If I saw anything negative about it, it was the fact that there were just some truly strange moments. Certain flashbacks and/or hallucinations are thrown in, and it makes moments feel either choppy or surreal--sometimes in a good way, sometimes not. But honestly, when has a Danny Boyle film ever not had something strange and experimental? Some people have complained that the film was too slow and boring. There were some moments soon after he first gets stuck, I suppose. But the pace picks up pretty fast, and you're just left wondering what's gonna happen (regardless of knowing how it ends). And yes, I almost got a little emotional at the end.
Overall, it was a fascinating movie. I don't have a terrible lot to say about it, though. The actual scene is pretty intense and visceral, and it doesn't shy away from showing you anything. Between breaking the bone or cutting the nerves and whatnot, it's gut-wrenching. Strangely, I didn't hear anyone hit the floor cold during this scene, but a woman did gag when he had to start drinking his own urine. So yeah, it's not one to miss. I think what got me at the end was that, truly, this actually happened. The gravity of the situation just hit me full force at the very end, and no "true story" movie has ever done that before. It's really good.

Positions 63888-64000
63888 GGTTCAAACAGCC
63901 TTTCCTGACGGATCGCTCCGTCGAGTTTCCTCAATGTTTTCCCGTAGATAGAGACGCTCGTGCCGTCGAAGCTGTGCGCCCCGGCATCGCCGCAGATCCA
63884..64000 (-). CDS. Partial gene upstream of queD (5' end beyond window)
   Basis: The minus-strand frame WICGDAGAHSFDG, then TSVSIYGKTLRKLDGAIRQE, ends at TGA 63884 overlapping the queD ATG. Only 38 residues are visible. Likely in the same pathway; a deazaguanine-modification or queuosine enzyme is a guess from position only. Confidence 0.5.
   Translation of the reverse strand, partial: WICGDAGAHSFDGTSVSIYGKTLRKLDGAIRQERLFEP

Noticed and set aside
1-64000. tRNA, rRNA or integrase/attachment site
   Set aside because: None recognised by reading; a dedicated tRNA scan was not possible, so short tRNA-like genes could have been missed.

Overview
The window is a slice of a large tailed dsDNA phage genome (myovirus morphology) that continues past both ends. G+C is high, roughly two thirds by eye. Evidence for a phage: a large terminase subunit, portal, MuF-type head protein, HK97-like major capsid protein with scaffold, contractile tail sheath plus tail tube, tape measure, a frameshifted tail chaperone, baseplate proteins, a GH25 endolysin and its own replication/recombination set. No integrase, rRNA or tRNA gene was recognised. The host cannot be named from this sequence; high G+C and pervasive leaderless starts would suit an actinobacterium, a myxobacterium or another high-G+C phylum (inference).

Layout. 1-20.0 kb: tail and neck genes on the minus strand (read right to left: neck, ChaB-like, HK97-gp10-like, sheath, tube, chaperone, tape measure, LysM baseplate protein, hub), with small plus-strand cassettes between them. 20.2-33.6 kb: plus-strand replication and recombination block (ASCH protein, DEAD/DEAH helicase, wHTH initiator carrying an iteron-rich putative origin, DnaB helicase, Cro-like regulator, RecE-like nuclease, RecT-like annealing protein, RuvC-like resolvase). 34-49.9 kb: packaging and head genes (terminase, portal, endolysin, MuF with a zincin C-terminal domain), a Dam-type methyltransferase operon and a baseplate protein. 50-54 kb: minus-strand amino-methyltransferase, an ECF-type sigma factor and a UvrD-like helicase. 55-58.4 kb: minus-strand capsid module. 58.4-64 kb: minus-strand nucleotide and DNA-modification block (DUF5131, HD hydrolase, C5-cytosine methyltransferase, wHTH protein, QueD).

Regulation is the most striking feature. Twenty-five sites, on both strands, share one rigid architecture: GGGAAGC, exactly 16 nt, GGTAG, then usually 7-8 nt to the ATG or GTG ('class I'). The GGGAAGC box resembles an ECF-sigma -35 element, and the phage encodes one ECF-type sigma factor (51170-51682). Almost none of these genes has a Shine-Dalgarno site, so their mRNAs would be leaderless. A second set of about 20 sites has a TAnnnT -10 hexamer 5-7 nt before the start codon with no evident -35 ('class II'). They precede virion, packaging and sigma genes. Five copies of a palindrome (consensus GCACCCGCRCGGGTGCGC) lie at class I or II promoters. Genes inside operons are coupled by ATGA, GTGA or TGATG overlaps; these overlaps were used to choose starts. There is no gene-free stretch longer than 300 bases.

This one, however, is mostly interviews. Director Pablo Pappano interviews a virtual cornucopia (no pun intended) of people who have tried, are trying, or have general opinions about online dating. I believe it was Pappano's goal to make a film that explored and showed the ups and downs of online dating, particularly since he himself found love through the medium. There are plenty of fish to choose from in this doc, from a girl named Rain to an older woman named Judy Garland... and even a middle-aged man who lives and breathes swinging and sex.